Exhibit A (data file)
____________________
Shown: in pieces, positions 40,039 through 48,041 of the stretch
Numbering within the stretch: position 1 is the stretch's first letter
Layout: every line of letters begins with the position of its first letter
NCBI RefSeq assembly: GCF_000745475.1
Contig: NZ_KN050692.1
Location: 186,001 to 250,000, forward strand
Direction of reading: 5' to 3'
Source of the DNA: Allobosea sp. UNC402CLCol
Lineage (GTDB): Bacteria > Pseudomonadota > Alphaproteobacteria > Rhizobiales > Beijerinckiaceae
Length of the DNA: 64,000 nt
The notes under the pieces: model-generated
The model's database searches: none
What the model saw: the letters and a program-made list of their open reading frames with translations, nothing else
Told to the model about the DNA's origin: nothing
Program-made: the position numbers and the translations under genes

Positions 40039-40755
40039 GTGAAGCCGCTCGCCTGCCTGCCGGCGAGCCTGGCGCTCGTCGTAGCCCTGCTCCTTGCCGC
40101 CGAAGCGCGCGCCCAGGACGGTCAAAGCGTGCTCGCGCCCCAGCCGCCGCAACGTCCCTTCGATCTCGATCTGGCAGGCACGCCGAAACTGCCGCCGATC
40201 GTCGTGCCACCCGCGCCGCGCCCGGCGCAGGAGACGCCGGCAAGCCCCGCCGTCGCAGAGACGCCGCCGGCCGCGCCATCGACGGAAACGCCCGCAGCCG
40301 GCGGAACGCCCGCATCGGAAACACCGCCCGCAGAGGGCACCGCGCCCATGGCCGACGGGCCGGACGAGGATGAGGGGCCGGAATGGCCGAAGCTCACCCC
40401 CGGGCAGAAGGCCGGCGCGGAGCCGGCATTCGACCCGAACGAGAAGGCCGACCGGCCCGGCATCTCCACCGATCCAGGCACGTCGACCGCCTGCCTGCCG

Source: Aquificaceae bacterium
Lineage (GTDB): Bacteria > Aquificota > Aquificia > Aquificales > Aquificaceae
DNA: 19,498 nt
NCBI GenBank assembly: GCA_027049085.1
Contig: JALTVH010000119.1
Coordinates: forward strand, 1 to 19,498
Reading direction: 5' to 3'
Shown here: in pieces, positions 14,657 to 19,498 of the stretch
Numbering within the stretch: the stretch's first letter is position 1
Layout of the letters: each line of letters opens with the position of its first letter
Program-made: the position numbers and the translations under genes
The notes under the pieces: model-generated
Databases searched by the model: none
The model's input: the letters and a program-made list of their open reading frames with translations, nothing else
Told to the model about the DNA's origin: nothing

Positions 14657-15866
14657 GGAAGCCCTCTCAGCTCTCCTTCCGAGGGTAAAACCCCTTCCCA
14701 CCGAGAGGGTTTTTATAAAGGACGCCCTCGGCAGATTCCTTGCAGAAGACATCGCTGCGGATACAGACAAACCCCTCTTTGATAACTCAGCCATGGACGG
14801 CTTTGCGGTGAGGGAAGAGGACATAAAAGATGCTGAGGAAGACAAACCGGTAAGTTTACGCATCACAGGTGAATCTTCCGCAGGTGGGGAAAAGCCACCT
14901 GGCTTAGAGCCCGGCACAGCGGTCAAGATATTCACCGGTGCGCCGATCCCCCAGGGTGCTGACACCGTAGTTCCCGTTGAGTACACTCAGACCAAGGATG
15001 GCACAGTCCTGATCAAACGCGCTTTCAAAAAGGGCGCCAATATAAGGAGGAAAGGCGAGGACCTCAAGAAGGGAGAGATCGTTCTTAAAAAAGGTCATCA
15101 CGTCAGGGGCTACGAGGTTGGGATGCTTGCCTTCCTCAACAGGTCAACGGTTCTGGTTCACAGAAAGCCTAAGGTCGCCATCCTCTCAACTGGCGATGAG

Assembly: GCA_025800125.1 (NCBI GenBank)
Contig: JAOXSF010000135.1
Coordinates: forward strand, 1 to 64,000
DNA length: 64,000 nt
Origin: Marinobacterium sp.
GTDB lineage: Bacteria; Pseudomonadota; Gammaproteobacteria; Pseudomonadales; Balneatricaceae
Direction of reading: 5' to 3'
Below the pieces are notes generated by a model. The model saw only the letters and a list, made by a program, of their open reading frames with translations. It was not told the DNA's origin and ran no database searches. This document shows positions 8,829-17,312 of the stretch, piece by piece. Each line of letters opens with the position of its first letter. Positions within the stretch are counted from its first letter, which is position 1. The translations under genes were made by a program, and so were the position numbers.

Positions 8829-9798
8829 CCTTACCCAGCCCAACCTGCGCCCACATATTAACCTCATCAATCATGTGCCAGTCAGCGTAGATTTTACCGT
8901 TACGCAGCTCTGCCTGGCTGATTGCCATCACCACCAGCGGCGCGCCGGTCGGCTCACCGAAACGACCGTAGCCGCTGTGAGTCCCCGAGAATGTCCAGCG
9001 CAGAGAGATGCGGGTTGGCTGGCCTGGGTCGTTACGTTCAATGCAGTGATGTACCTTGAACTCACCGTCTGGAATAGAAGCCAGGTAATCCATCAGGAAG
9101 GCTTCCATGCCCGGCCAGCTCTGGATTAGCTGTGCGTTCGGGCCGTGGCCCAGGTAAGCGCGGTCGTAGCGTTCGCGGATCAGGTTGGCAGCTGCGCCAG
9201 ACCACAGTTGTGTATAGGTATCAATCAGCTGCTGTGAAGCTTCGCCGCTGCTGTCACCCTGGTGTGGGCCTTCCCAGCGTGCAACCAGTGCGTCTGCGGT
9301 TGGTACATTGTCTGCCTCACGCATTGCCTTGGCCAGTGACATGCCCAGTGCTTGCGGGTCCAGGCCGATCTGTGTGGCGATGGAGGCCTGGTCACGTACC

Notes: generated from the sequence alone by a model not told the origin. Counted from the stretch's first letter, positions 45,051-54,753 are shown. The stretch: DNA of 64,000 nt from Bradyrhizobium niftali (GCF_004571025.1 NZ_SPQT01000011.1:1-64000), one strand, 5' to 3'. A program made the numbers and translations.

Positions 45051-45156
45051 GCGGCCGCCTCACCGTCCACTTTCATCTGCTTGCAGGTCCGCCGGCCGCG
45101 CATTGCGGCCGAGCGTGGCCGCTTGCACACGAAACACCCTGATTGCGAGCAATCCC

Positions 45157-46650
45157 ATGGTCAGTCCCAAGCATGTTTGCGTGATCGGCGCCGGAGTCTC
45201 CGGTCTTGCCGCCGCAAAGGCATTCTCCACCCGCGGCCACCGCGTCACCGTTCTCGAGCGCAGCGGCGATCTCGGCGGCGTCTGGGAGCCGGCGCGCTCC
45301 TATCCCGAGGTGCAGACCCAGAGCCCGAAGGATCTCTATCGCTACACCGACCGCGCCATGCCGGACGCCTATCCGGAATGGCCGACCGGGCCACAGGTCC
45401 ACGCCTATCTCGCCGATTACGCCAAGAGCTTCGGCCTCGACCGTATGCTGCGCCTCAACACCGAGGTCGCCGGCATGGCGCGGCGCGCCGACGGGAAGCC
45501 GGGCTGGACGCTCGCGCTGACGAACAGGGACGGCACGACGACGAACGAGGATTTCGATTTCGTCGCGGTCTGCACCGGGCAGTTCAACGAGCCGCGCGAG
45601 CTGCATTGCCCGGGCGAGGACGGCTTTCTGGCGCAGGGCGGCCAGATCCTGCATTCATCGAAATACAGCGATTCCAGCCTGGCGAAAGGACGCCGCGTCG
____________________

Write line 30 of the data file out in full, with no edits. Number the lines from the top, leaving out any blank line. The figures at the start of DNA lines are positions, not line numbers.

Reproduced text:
Numbering within the stretch: the stretch's first letter is position 1